FOR IMMEDIATE RELEASE APRIL 6, 2004
SEATTLE, APRIL 6 — CNN is being urged to correct the record after airing a false report about proposed legislation in Missouri it claimed "would fire teachers who refused to teach alternatives to evolution." In fact, the provision cited by CNN is no longer part of the Missouri bill.
"Its whole story about legislation to fire teachers was bogus," says Dr. John West, Associate Director of the Center for Science and Culture at Discovery Institute. "Unfortunately, CNN ran its story without checking the facts first. There is no such legislation currently under consideration in Missouri, let alone any other states as CNN reported."
West was one of the people interviewed by CNN for its report, which was presented during the "CNN Sunday Morning" show on April 4 by reporter Denise Belgrave. No mention of the reporter's real subject was made in the interview at Discovery Institute's office.
Belgrave on air asked viewers to: "Imagine a law that would fire teachers who refused to teach alternatives to evolution theory, alternatives that have not yet been widely accepted by the scientific community. That's what Missouri's considering, but Missouri isn't alone."
Viewers were then shown a map of the United States with nine states highlighted as places where measures similar to Missouri's were being considered. The main alternative to evolution identified by Belgrave was "intelligent design," which proposes that some features of the natural world are best explained by an intelligent cause rather than an undirected process such as natural selection.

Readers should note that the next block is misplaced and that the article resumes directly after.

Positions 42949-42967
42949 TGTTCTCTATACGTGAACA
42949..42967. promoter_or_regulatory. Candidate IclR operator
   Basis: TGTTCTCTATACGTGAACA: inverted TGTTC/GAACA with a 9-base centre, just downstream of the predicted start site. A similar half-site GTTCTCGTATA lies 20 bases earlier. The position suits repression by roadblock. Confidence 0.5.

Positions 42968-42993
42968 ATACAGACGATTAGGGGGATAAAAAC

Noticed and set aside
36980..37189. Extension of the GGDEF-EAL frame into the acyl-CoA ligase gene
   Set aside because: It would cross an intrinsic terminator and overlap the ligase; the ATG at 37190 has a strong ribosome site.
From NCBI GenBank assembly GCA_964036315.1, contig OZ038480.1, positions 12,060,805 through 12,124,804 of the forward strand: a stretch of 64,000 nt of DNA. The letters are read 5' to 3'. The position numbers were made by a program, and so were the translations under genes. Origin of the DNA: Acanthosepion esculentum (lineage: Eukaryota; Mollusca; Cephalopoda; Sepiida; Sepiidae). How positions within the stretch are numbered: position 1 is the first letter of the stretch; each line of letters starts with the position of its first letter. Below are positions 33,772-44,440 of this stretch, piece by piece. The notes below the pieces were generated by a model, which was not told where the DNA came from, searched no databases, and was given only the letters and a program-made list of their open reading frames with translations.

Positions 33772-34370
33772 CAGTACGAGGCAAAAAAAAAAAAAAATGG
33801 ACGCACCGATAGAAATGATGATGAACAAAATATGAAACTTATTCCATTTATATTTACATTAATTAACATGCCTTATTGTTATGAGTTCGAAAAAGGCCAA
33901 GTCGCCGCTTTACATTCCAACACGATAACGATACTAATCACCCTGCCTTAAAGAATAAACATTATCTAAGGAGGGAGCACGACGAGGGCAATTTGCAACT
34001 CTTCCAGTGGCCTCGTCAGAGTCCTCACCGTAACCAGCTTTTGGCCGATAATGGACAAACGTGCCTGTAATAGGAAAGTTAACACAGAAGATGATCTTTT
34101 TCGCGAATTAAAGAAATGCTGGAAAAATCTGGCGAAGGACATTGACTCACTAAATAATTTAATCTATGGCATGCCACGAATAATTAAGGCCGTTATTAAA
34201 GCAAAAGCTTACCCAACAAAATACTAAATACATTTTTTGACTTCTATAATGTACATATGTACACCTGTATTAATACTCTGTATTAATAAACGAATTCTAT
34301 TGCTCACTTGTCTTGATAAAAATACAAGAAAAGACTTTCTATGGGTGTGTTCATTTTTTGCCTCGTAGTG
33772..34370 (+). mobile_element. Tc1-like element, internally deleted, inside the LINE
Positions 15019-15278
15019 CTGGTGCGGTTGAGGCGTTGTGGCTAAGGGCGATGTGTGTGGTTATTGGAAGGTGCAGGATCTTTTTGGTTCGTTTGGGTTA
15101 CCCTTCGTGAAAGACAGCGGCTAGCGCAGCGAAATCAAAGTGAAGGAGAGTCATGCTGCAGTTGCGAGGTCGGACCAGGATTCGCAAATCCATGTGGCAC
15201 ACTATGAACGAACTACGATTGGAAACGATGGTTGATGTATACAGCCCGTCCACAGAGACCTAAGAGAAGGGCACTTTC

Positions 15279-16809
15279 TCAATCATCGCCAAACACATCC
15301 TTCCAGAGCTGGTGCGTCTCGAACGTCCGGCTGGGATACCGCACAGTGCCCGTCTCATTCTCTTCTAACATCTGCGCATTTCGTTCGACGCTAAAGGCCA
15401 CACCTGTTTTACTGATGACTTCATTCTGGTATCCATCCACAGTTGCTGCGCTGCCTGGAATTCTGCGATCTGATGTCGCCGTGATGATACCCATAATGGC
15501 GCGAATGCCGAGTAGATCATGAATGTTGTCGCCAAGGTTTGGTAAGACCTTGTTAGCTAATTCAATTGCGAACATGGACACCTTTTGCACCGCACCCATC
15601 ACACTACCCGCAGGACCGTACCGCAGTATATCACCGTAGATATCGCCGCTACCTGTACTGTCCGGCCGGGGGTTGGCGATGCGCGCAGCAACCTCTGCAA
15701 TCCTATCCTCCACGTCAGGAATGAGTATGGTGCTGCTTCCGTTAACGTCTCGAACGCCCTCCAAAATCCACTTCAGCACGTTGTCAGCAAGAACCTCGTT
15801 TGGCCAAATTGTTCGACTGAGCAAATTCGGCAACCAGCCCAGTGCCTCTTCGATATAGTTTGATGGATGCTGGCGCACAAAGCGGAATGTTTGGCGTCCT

Most of the information presented by Belgrave was in fact false. Ms. Belgrave and CNN officials refused to return calls or comment on the report.
A bill that would have penalized teachers for not teaching intelligent design was introduced in Missouri in January, but the bill was later revised to eliminate the penalty on teachers after criticism by Discovery Institute and others.
Not only that, the revised bill is no longer under active consideration by the Missouri legislature. The bill's sponsor, Rep. Wayne Cooper, confirmed on Monday that he plans to let the bill die during the current session without a vote.
According to Rep. Cooper, CNN never contacted him about the current status of his bill.
CNN also got wrong the claim that nine states are considering legislation similar to Missouri's.
"None of the nine states identified by CNN are considering legislation that would punish teachers for failing to teach alternatives to evolution," said West. "Not one."
"This sort of shoddy journalism is inexcusable. CNN manufactured a controversy that doesn't in fact exist. There is no movement in America to fire teachers who won't teach 'alternatives to evolution.' The teachers who are really facing threats to their academic freedom today are those who want to present scientific criticisms of evolutionary theory."
This is the second time in less than a year that CNN has been caught playing fast and loose with the facts on a story about evolution. Last summer, a CNN reporter was caught fabricating testimony before a Texas State Board of Education textbook hearing. Click here to read: CNN Fabricates Texas Textbook Story, July 10, 2003.
Press Contact: Rob Crowther